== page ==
Legacy after Güllich - Part III
The short history of rock climbing 1990-2000
Entering the 90s, no one was aware how long it would take for another breakthrough. We can assume that if the car accident, Güllich (an obvious pretender to the throne) died in, hadn’t happened, the “digit” would have been pushed even faster, and according to theory of "morphic resonance" we would currently climb much harder routes. On the other hand Wolfgang was not light-years ahead of his time. He made a lot of first higher grades, but no more than year or two before the others. Thus, there still was somebody to make the relay running... Bold 9a formed another, and so we come to the memorable year 1995, when Fred Rouhling announced all around that he sent the roof of the Les Eaux Claires cave, named Akira, grading it impudently 9b. All hell broke loose. Overflowing wave of criticism of the media supported by mentors from the top climbers teams, picked Rouhling to pieces. Toughest opponents have cast doubt not only on the grade, but also even on the mere fact of sending the line. And as if it wasn’t enough, few boulders opened by French climbers were vandalized, and the same happened with Akira (tear off or devastation?), changing its difficulties. Obviously, we should not have denied Rouhling’s power since confirmation of his several routs and problems but he felt into disgrace, and the disgust had remained for many years and was finally exemplified by the journalistic investigation made nearly 10 years later by an American Climbing. The whole affair around Akira had somewhat deeper implications what was so interesting also for one of the illustrious opponents - Alex Huber.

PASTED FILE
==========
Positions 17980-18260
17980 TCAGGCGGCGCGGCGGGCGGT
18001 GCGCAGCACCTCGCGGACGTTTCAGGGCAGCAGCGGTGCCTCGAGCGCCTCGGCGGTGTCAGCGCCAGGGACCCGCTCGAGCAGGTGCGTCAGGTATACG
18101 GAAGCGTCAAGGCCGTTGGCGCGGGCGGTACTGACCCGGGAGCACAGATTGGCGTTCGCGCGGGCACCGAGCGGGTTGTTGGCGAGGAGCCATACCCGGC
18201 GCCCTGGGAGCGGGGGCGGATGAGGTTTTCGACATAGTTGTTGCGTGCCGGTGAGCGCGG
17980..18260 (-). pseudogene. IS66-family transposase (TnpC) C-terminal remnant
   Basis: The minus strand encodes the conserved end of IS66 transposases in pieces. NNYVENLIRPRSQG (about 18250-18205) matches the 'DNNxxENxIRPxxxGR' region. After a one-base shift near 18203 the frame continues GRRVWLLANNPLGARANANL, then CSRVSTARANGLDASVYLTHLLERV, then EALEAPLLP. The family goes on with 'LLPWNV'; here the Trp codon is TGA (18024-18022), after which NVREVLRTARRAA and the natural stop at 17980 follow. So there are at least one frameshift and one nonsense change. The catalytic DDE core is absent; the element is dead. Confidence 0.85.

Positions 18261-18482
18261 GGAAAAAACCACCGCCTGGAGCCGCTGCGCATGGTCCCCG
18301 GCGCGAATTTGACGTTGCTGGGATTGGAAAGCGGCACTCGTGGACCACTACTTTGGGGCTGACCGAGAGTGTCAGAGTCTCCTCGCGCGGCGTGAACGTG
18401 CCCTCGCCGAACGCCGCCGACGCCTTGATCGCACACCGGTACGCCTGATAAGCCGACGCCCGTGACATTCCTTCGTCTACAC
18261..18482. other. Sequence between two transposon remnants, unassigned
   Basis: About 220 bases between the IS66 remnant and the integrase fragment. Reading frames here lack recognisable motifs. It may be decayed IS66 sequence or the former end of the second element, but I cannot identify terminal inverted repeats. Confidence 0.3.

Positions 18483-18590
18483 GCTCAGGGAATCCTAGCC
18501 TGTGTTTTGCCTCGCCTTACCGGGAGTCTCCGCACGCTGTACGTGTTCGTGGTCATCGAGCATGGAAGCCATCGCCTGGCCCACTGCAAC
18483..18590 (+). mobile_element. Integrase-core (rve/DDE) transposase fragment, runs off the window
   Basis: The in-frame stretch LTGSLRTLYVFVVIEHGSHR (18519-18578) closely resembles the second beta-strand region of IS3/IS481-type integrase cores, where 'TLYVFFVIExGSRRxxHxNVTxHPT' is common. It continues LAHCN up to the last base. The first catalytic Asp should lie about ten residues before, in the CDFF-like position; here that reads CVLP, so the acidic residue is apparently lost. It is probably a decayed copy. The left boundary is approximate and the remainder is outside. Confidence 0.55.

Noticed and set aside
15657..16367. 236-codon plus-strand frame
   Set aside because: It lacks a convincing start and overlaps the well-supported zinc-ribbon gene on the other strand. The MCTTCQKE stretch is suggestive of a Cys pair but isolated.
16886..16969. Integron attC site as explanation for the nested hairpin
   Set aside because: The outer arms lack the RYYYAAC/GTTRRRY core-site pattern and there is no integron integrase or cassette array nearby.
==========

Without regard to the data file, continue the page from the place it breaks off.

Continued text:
Nobody would probably have wished to be in Rouhling's shoes, therefore one did not profuse in possible degrees, muttering rather about degrading of some routes, even such as Action Direct, although it had only one repetition at that time. The time of the inflation and depreciation began. Coming back to Huber, in 1996 he led the Open Air route and proposed for it 9a "digit". Only 12-years later Adam Ondra considered that grade too low. Well, maybe it was not what Alex was aiming at, but the glory passed irrevocably... Another attempt to overcome the scale was undertaken in 1998 by Spanish Bernabé Fernández, who led the line Orujo 9a+ with three additional screwed on holds. But he had to face the determined opposition of Spanish climbers. He returned to reclimb the route and he managed to lead it using only one artificial hold. But this still was not enough for the climbing community, which announced that Orujo was rather 9a anyway - at least from the moral point of view...
The rules of ethic and style in sport climbing were crystallized. As it is commonly believed a climber is able to distinguish correctly between OS, flash and RP. However rock cutting, which was common in the 80s, was subjected to widespread ostracism of the community. Certainly, this was because of the definite influence of the increasing interest in environmental issues in society as a whole. And because of the increasing popularity, climbers started to be seen as partners or on the contrary - as a problem, depending on local conditioning. That accelerated establishing of various organizations representing climbers, such as Access Fund in the United States, what on the other hand once again peeled off the idea of "free climbing" thrusting it into the framework of the society of the order. The revival and renaissance of the traditional climbing is also worth noting, although the term “birth of a new incarnation” would be more adequate. On way or another, it harnessed practices peeped from sport climbing, and it was well-established by popular and cult movie "Hard Grit". It seemed to be the resultant of seeking more and more difficult routes and local conditions (either climbing ethics or restrictions from above), which in extreme cases assumed the form of a hybrid (trad routes with abseiling rings or the minimum amount of still bolts).
 Piotr Korczak, "Against the tradition " A/Zero 16/2009, Warsaw